SEOUL, SOUTH KOREA - Until last year, many countries in Western Europe had long-standing policies against sending weapons into war zones. Russia's invasion of Ukraine quickly changed all that.
Those countries - most notably Germany, Sweden, and Norway - changed course, eventually donating several rounds of arms to help Ukraine fight a battle they see as decisive for Europe's future.
But after nearly a year of fighting, and with Europe now struggling to produce enough ammunition for Ukraine and itself, the search is on for other sources of weapons.
Some are looking to northeast Asia for help. During a trip this week that included stops in Seoul and Tokyo, NATO Secretary General Jens Stoltenberg called for more military aid to Ukraine, noting the example set by European countries.
"After the brutal invasion of Ukraine, these countries changed their policy," Stoltenberg said during an address in Seoul. "If you don't want autocracy and tyranny to win, then they need weapons. That's the reality."
South Korea and Japan have already given Ukraine non-lethal military gear, such as bulletproof vests and helmets. But neither country has sent weapons directly to Ukraine, in part because of the same types of legal restrictions that had limited many European countries.
Neither South Korea nor Japan have given any indication they will change their policies toward Ukraine, but Stoltenberg's comments suggest both countries may come under more Western pressure to provide military support, especially as the war grinds on.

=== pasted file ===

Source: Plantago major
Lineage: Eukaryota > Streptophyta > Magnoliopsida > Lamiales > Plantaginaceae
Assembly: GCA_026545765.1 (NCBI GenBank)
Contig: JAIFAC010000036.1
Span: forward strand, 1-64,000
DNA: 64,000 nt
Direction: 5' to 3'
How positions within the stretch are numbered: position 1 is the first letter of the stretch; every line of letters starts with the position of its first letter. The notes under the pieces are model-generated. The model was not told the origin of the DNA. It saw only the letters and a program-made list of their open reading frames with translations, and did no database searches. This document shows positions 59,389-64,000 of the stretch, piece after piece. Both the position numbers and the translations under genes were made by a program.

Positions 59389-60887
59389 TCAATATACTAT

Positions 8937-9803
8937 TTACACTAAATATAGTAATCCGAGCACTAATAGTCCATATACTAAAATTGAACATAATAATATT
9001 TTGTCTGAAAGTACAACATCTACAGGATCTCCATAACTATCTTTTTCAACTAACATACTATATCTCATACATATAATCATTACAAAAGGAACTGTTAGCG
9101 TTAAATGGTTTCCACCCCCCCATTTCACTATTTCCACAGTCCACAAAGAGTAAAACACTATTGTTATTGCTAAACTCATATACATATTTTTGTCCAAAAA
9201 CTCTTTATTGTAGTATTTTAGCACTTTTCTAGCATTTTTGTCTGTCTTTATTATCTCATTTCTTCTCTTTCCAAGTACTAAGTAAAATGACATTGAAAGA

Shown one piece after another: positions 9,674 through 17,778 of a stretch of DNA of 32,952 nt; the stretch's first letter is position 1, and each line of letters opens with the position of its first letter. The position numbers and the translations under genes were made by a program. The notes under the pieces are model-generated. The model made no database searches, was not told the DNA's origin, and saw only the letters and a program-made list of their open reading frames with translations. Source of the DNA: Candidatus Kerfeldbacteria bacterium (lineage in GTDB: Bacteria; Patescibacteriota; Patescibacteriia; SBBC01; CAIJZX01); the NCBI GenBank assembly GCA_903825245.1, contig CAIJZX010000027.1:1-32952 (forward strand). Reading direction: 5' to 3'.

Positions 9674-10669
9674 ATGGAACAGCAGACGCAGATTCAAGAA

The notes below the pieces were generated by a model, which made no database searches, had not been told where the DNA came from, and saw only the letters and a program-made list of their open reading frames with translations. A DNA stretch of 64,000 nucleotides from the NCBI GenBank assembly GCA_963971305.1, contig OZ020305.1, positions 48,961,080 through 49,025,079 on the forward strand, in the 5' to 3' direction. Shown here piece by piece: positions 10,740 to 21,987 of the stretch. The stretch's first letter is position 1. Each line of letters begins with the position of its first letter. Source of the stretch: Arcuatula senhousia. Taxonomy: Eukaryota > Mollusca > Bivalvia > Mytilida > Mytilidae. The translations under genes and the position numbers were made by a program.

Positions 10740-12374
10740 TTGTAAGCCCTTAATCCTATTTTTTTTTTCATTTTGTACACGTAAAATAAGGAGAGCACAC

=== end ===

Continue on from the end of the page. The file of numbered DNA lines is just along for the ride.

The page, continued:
South Korea circuitous approach
So far, South Korea has only indirectly supported Ukraine's war effort. Instead of donating weapons, South Korea's government has approved the sale of South Korean-made arms to countries that are supplying the Ukrainian military.
Poland, a major arms supplier for Ukraine, last year agreed to purchase $5.8 billion in South Korean weapons, including tanks, howitzers, and ammunition. South Korean companies have inked smaller deals with Estonia and Norway, and are in similar talks with the United States and Canada.
FILE - A worker puts a Polish flag on the South Korean Black Panther K2 tank in the Polish Navy port of Gdynia, Poland, Dec. 6, 2022.
"These are being used to replace older weapons being sent by these countries to Ukraine, and there are credible reports that some of them will make their way to Ukraine, or are already getting there," said Ramon Pacheco Pardo, a Korea specialist at King's College London.
South Korean officials have not announced any policy to enable the direct provision of weapons, though their language on the issue appears to be softening.
Asked Tuesday whether Seoul was considering arms exports to Ukraine, South Korean defense minister Lee Jong-sup said he and the NATO chief "share the same sentiment on the need for the international effort" in resolving the crisis.
During his meeting with Stoltenberg, South Korean President Yoon Suk Yeol mentioned a "possible role in cooperation with the international community to help the Ukrainian people," but did not elaborate, according to a statement released by the South Korean presidential office.
Some foreign news reports saw those comments as a sign Seoul is open to changing its mind.